A family-oriented treatment program for youths with ketamine abuse and their caregivers: a pilot study in Taiwan
Authors Wang L, Lu S, Chou W, Chong M, Wang Y, Hsieh Y, Lee Y, Chen C
Received 13 March 2015
Accepted for publication 21 April 2015
Published 31 July 2015 Volume 2015:11 Pages 1921—1927
Checked for plagiarism Yes
Review by Single-blind
Peer reviewer comments 3
Editor who approved publication: Professor Wai Kwong Tang
Liang-Jen Wang,1 Shing-Fang Lu,1 Wen-Jiun Chou,1 Mian-Yoon Chong,2 Yao-Hsing Wang,1 Yu-Lian Hsieh,1 Yi-Hsuan Lee,1 Ching Chen2
1Department of Child and Adolescent Psychiatry, 2Department of Psychiatry, Kaohsiung Chang Gung Memorial Hospital and Chang Gung University College of Medicine, Kaohsiung, Taiwan
Objective: The abuse of ketamine by youths has grown into a serious public health issue. However, a reliable and efficient treatment has still not been found for youths who abuse ketamine. This pilot study investigated the effects of a family-oriented treatment program for ketamine-using youths and their caregivers.
Methods: To carry out this study, 42 youths with ketamine use (mean age 16.6±1.1 years) who were referred to take part in a 10-week treatment program based on motivational enhancement principles were selected, as were their principal caregivers (mean age 46.4±7.1 years), who were similarly referred to take part in a 10-week training program for parenting skills. The study had the youths complete the Chinese Craving Beliefs Questionnaire, the Adolescents’ Behavior problem Scale, and the Family APGAR both immediately before and after the program. Likewise, the youths’ caregivers completed the Family APGAR, the 12-item version of the Chinese Health Questionnaire, and the Parenting Stress Index.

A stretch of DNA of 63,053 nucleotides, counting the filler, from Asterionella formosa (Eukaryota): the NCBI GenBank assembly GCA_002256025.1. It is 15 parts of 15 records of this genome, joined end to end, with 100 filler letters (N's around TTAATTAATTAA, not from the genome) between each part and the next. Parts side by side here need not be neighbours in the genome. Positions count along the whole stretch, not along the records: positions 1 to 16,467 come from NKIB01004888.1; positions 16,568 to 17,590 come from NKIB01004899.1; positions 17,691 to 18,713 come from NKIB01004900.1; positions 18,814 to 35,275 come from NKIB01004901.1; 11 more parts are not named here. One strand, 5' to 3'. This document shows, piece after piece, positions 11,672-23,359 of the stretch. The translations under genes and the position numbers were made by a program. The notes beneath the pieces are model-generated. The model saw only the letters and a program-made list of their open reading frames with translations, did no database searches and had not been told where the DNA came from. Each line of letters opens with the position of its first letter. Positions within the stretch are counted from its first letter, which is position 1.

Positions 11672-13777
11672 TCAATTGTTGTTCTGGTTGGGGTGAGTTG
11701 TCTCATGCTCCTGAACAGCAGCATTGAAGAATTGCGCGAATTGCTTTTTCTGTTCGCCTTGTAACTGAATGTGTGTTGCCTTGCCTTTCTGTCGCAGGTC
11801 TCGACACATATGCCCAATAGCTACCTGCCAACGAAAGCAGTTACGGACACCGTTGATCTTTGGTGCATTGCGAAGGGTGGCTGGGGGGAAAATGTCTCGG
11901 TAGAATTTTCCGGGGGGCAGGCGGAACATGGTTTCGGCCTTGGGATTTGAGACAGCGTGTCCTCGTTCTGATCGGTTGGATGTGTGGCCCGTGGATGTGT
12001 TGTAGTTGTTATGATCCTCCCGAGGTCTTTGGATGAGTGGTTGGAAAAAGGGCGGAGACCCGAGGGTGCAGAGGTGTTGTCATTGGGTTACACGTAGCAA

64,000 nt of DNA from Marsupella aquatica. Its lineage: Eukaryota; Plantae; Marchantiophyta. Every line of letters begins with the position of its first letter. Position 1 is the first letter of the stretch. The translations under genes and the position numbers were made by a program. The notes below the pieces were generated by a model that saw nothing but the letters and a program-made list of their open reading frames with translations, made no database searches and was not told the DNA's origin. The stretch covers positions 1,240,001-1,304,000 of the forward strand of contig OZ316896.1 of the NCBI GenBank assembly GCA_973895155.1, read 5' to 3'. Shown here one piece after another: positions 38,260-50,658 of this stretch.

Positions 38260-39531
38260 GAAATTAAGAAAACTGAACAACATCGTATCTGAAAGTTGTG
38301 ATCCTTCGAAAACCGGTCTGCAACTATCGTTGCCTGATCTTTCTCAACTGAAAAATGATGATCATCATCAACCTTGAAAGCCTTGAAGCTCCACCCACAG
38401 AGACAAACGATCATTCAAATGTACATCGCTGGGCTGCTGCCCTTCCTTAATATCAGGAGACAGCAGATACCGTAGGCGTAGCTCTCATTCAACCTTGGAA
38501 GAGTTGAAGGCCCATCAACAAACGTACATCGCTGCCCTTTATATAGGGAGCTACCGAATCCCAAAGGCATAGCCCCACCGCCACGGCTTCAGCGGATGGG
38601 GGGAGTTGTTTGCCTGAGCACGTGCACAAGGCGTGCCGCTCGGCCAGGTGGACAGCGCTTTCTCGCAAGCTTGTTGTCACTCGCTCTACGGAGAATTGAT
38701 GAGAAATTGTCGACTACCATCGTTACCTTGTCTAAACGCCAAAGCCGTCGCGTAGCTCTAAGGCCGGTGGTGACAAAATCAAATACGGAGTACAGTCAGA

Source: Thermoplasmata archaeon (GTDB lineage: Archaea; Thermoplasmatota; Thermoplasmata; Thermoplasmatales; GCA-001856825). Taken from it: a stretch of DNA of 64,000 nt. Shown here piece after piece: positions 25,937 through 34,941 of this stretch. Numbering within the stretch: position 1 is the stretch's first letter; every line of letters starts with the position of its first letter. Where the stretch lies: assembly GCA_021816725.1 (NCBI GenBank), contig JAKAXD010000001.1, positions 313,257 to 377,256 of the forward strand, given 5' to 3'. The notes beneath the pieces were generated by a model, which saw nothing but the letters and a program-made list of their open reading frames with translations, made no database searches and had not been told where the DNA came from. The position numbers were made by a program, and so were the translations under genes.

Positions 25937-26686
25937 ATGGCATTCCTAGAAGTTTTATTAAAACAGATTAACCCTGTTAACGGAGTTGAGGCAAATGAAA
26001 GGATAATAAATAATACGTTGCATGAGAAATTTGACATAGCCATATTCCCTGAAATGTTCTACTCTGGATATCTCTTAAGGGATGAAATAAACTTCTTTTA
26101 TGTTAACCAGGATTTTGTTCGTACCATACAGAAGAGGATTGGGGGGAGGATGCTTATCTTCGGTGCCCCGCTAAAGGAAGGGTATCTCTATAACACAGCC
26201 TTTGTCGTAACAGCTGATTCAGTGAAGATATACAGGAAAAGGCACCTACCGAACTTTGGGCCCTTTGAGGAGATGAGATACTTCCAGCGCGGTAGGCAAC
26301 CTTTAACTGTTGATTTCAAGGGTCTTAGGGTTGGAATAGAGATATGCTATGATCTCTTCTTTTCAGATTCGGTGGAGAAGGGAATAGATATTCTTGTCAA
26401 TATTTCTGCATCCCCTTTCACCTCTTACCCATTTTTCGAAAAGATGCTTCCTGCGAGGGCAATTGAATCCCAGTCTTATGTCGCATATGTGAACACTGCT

Results: Of the 42 youth–caregiver pairs that took part in this study, 37 (88%) completed the 10-week program and both sets of assessments. After the treatment, the participating youths’ substance cravings declined (t=3.88, P<0.001), while family function, as perceived by the participating caregivers, significantly increased (t=2.22, P=0.033). The improvement in caregivers’ perceptions of family function were positively related to the improvement of the caregivers’ health status (r=-0.36, P=0.022).
Conclusion: According to its results, this pilot study submits that family-oriented treatment programs may be considered a potentially effective treatment option for youths who abuse ketamine. Additional studies with larger sample sizes, as well as longer follow-up periods, are necessary to verify whether this type of treatment also prevents youths using ketamine from relapsing.
Keywords: substance abuse, psychotherapy, family, juvenile delinquency
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